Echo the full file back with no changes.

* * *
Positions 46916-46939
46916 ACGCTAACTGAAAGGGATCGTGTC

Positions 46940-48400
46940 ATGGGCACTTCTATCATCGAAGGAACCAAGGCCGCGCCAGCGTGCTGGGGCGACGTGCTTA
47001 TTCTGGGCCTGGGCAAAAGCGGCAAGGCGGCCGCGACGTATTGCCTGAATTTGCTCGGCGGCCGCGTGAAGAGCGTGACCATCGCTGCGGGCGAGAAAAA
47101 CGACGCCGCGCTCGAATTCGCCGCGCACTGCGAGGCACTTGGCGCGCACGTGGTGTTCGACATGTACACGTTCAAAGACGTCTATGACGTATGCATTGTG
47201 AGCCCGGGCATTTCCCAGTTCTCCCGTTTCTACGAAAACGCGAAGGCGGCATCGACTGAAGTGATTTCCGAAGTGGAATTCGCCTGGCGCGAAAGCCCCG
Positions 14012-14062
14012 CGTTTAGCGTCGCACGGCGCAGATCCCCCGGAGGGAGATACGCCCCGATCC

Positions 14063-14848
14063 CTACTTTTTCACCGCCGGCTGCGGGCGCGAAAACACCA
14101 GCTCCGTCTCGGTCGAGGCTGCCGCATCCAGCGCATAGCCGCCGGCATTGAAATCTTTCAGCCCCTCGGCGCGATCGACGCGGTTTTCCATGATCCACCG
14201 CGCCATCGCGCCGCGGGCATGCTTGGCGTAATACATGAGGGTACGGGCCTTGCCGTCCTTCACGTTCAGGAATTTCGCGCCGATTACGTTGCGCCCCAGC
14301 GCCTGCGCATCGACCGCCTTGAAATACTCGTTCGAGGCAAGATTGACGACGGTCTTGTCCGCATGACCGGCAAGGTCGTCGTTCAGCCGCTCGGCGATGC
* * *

Positions 46916-46939
46916 ACGCTAACTGAAAGGGATCGTGTC

Positions 46940-48400
46940 ATGGGCACTTCTATCATCGAAGGAACCAAGGCCGCGCCAGCGTGCTGGGGCGACGTGCTTA
47001 TTCTGGGCCTGGGCAAAAGCGGCAAGGCGGCCGCGACGTATTGCCTGAATTTGCTCGGCGGCCGCGTGAAGAGCGTGACCATCGCTGCGGGCGAGAAAAA
47101 CGACGCCGCGCTCGAATTCGCCGCGCACTGCGAGGCACTTGGCGCGCACGTGGTGTTCGACATGTACACGTTCAAAGACGTCTATGACGTATGCATTGTG
47201 AGCCCGGGCATTTCCCAGTTCTCCCGTTTCTACGAAAACGCGAAGGCGGCATCGACTGAAGTGATTTCCGAAGTGGAATTCGCCTGGCGCGAAAGCCCCG
Positions 14012-14062
14012 CGTTTAGCGTCGCACGGCGCAGATCCCCCGGAGGGAGATACGCCCCGATCC

Positions 14063-14848
14063 CTACTTTTTCACCGCCGGCTGCGGGCGCGAAAACACCA
14101 GCTCCGTCTCGGTCGAGGCTGCCGCATCCAGCGCATAGCCGCCGGCATTGAAATCTTTCAGCCCCTCGGCGCGATCGACGCGGTTTTCCATGATCCACCG
14201 CGCCATCGCGCCGCGGGCATGCTTGGCGTAATACATGAGGGTACGGGCCTTGCCGTCCTTCACGTTCAGGAATTTCGCGCCGATTACGTTGCGCCCCAGC
14301 GCCTGCGCATCGACCGCCTTGAAATACTCGTTCGAGGCAAGATTGACGACGGTCTTGTCCGCATGACCGGCAAGGTCGTCGTTCAGCCGCTCGGCGATGC